The walls around the walled garden of Twitter were raised even higher this week.

Twitter CEO Elon Musk announced Saturday that the blue bird app is taking steps to limit verified accounts to reading 6,000 posts daily, while unverified accounts and new unverified accounts are being capped daily at 600 and 300 respectively.


Claiming the sudden change is being implemented to combat “extreme levels of data scraping and system manipulation,” Musk said the daily restrictions would eventually be raised to 8,000 posts for verified users, 800 for unverified accounts, and 400 for new unverified users.

In the meantime, thousands of Twitter users are reportedly facing broken home feeds and comment threads, with “#TwitterDown” being the top trending hashtag as of Saturday.

Twitter’s technical problems stem from its own fundamentally bad architecture, some commentators are saying.

“Twitter is DDOSing itself” by “firing off about 10 requests a second to itself to try and fetch content that never arrives because Elon’s latest genius innovation is to block people from being able to read Twitter without logging in,” observed web developer Sheldon Chang on Mastodon.


Chang was referring to the previous major change Twitter made to its service just yesterday, removing public access to tweets. However, Twitter’s own documentation still asserts that “Tweets are public by default; anyone can view and interact with your Tweets.”

Many believe Twitter’s latest restrictions are targeted at large language model AI providers—or at least competitors to OpenAI, which Musk claims to have invented. These systems must aggressively expand their libraries to remain competitive, and they do so by scraping mass swathes of publicly available data from platforms like Twitter.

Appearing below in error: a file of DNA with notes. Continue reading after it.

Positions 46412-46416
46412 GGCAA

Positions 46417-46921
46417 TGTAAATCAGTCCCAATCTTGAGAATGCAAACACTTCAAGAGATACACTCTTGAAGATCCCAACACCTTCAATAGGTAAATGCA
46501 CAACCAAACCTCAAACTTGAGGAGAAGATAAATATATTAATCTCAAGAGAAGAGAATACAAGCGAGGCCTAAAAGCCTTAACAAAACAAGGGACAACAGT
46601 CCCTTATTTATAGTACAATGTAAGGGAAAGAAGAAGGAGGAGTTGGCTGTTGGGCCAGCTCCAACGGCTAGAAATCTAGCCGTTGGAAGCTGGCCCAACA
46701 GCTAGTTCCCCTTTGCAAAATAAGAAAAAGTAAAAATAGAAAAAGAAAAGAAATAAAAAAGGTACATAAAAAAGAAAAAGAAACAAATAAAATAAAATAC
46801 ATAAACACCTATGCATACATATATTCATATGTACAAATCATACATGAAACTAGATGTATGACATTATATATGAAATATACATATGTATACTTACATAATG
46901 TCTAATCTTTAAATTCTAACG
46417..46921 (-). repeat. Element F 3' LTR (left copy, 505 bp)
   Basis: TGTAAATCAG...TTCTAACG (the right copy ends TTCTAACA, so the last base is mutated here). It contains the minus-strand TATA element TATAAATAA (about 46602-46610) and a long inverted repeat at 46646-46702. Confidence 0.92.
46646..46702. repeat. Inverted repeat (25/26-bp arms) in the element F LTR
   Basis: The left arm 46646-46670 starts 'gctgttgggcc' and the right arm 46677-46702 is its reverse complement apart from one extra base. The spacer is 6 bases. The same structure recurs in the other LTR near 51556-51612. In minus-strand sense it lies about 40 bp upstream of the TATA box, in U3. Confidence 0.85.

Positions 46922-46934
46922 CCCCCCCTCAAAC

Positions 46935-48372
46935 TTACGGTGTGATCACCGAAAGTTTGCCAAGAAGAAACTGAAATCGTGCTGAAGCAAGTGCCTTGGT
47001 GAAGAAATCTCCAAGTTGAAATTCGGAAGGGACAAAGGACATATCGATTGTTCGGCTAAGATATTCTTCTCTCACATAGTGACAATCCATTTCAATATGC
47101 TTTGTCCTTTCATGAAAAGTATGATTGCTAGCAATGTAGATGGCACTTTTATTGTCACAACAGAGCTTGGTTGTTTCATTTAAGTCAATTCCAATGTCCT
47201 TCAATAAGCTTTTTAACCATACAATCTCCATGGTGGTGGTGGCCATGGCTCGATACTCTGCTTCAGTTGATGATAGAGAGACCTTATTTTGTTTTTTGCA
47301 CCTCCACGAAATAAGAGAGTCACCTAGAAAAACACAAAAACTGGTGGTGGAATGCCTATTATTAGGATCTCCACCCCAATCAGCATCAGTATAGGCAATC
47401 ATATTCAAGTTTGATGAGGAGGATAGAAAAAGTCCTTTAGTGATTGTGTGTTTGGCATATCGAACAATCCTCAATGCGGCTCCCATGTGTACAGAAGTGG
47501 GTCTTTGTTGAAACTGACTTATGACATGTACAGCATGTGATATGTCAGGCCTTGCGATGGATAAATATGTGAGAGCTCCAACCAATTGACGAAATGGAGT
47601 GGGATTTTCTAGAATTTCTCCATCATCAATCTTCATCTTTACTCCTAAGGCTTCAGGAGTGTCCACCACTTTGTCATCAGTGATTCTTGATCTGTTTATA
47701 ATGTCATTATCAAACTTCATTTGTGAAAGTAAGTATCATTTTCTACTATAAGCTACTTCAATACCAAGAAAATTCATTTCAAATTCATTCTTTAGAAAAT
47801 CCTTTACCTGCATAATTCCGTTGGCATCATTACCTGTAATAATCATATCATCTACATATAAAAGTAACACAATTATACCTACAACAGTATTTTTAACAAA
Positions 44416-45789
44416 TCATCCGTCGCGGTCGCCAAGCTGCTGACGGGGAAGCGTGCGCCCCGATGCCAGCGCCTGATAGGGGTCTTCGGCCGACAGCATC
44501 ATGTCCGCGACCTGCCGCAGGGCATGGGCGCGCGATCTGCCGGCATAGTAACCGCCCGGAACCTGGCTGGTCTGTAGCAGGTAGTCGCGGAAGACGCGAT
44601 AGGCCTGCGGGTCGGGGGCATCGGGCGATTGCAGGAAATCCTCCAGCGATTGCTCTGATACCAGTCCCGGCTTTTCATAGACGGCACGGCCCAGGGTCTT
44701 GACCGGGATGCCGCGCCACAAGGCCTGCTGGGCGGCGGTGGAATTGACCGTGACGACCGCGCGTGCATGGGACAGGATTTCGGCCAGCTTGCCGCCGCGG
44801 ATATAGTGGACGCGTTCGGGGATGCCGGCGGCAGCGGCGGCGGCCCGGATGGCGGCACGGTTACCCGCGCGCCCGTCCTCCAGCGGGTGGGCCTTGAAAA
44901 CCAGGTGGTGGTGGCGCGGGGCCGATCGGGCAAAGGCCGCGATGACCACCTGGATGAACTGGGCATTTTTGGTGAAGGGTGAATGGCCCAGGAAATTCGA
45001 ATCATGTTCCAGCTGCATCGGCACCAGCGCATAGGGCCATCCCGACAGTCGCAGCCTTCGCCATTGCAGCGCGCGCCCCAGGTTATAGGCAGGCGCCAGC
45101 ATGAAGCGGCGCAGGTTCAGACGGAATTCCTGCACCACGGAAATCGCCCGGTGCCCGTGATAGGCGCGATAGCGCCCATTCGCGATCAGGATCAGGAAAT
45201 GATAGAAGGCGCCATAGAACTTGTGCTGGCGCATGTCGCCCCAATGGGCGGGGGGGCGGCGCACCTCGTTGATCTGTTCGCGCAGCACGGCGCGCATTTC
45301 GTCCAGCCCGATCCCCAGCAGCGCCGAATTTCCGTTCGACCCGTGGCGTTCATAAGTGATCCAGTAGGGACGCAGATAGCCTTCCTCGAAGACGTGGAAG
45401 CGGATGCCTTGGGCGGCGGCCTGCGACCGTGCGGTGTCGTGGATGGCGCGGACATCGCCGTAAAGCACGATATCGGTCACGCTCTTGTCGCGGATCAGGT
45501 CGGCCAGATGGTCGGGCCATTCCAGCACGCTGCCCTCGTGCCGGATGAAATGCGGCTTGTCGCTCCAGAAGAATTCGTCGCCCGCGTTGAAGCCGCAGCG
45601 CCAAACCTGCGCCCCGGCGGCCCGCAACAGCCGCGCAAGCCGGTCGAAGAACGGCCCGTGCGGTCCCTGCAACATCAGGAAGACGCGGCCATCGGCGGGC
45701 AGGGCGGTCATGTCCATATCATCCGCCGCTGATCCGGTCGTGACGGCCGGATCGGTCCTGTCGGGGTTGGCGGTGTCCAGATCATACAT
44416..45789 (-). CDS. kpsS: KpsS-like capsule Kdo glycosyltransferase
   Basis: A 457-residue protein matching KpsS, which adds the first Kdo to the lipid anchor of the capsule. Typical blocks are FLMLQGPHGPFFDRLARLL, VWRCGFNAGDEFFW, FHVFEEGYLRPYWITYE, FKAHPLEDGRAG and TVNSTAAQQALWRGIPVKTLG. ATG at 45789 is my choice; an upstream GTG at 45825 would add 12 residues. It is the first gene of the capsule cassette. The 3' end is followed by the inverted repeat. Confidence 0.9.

Another possible reason for Twitter’s latest move could be due to a strained relationship with Google as Bloomberg reported last week that the company had stopped paying bills from Google.

Yet, Twitter is not the only major social media platform moving to restrict platform access. Reddit also recently saw thousands of subreddits voluntarily go private in protest of the company’s new pricing for access to its API.

Like Musk, Reddit CEO Steve Huffman claimed the move was partially motivated by wanting to charge AI companies who trained their algorithms on Reddit’s data, telling The New York Times that “we don’t need to give all of that value to some of the largest companies in the world for free.”

This isn’t the first time Musk has acted against rival social media platforms. Since purchasing Twitter in October for $44 billion, Twitter also restricted tweet embeds on Substack, and blocked likes, retweets and comments on tweets that linked out to Substack.

Dan Romero, founder of decentralized social media platform Farcaster, quipped today that his platform was rate limit-free.


Aave founder Stani Kulechov, also creator of decentralized social media platform Lens Protocol, tweeted a reminder that well-designed social media platforms should not have to make the trade-offs Musk is apparently making.

As Twitter grows more turbulent, its users are slowly migrating away from the platform. According to data compiled by Dewey Square Group, Twitter is seeing a constant decline in users, an approximate 7.7% traffic decline in March year-over-year.

In turn, rival platforms like Cohost and Jack Dorsey’s Bluesky are claiming record surges in sign-ups and traffic.

Spill, an alternative microblogging platform started by ex-Twitter employees, is also nipping at the blue bird’s talons, having recently launched its beta on the App Store.

How many fights can Elon Musk pick at once?

Just one month ago, Musk was sued in a class action lawsuit for allegedly engaging in insider trading by manipulating the price of crypto’s most resilient memecoin Dogecoin, then selling about $124 million of DOGE.


The plaintiffs alleged that Musk pumped DOGE’s price via various publicity stunts such as the change of Twitter’s logo to the Dogecoin shiba inu dog in April, and his 2021 appearance on NBC’s Saturday Night Live.

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